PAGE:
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INSAM homepage until October 2009

Last modified October 01, 2009 11:25

INSAM homepage until October 2009

At the end of June and the first day of July, I participated as an invited speaker in an OECD policy meeting at the University of Wisconsin, Madison, on “Sustaining soil productivity in response to global climate change: Science, policy and ethics”. OECD is the Organization for Economic and Cultural Development based in Paris. My paper on the most interesting first day was on “Rural response to climate change in poor countries: ethics, policies and scientific  support systems in their agricultural environments”. You may find a draft under “New information for agrometeorologists” that also shows the literature I used.

I strongly believe that ethics, such as the choice for a “farmer first” paradigm, should come first. Then policies should be derived in accordance with these ethics and then science should come with research and application choices supporting the policies. Why does it almost nowhere work like that? If ethics are the moral principles governing or influencing our conduct, why are actually internal ethics of conduct in science discussed more than external ones by scientists themselves?

Research priorities and research agendas incorporate values of what is seen by research managers as worthwhile. Research priorities and research agendas determine the future of research by selecting scientific and technological pathways that often cannot easily be changed. Even in the selection of materials and methods and the products of science are values incorporated, especially as they relate to the impact on society. In general, the research priorities of scientists are now criticized by many and often it is these days expected of science to reduce the gap between poor and rich countries. So, external ethics is these days a thoroughly accepted reason to decide to work in and for developing countries in Africa, Asia, Latin America, a decision that I took more than 40 years ago.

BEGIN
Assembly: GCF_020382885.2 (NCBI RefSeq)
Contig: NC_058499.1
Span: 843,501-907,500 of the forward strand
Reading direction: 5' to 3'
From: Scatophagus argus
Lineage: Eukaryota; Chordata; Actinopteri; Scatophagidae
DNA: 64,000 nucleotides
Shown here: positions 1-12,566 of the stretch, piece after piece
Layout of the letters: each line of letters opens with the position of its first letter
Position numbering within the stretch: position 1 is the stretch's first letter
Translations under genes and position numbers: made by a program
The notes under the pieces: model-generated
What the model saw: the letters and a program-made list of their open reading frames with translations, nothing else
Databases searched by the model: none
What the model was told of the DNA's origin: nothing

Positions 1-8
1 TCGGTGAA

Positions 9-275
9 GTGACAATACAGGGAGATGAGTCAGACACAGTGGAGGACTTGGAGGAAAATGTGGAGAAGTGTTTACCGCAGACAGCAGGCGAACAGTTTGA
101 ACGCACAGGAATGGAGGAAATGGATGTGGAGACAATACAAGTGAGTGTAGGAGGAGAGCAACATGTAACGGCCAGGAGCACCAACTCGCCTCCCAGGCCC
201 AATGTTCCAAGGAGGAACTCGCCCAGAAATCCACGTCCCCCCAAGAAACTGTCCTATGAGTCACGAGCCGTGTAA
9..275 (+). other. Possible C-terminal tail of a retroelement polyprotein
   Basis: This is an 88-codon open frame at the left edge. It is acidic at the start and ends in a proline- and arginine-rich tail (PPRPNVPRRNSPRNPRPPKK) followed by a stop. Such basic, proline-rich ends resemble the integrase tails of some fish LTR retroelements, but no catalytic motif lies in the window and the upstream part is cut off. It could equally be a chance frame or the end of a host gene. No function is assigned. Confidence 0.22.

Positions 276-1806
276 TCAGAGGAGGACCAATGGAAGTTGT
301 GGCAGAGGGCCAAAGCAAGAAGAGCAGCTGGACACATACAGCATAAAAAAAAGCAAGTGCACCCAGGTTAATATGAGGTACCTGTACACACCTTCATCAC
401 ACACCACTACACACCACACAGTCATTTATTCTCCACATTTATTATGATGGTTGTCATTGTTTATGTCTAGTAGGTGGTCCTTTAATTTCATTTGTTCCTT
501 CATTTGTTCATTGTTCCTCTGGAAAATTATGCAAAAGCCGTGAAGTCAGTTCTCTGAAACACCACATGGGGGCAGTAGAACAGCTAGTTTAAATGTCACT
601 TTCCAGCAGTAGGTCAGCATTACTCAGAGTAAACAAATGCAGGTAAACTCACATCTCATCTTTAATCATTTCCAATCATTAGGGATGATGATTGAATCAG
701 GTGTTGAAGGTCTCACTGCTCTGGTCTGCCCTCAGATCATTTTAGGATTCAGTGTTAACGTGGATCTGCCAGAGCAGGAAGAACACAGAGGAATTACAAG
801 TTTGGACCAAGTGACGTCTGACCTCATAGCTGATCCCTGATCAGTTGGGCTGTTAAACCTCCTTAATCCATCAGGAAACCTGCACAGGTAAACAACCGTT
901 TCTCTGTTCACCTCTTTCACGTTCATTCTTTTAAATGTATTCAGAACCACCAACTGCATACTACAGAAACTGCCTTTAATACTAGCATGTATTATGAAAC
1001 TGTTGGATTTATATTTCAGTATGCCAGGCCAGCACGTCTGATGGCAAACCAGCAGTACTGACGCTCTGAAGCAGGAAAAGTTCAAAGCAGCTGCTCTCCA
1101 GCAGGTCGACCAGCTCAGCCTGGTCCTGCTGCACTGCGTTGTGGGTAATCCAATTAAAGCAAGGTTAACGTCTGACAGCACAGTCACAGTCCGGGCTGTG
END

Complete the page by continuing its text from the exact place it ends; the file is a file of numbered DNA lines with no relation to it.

Early in that period, when I was a professor at the University of Dar es Salaam (1975-1984), neither my African colleagues nor myself were those early days anywhere connected to decision makers, policy makers or anybody representing farmers or farming that could be taken serious. There were no NGOs, there were no farmers in our lives as scientists in Tanzania. The closest you could come were plantation owners who occasionally would show interest, but they were just outside mainstream agriculture. The political situation and the dissociated peasantry were the main reasons for this. There was no way that science could play a role, there were no institutions anywhere linking scientists to the reality of peasant farming.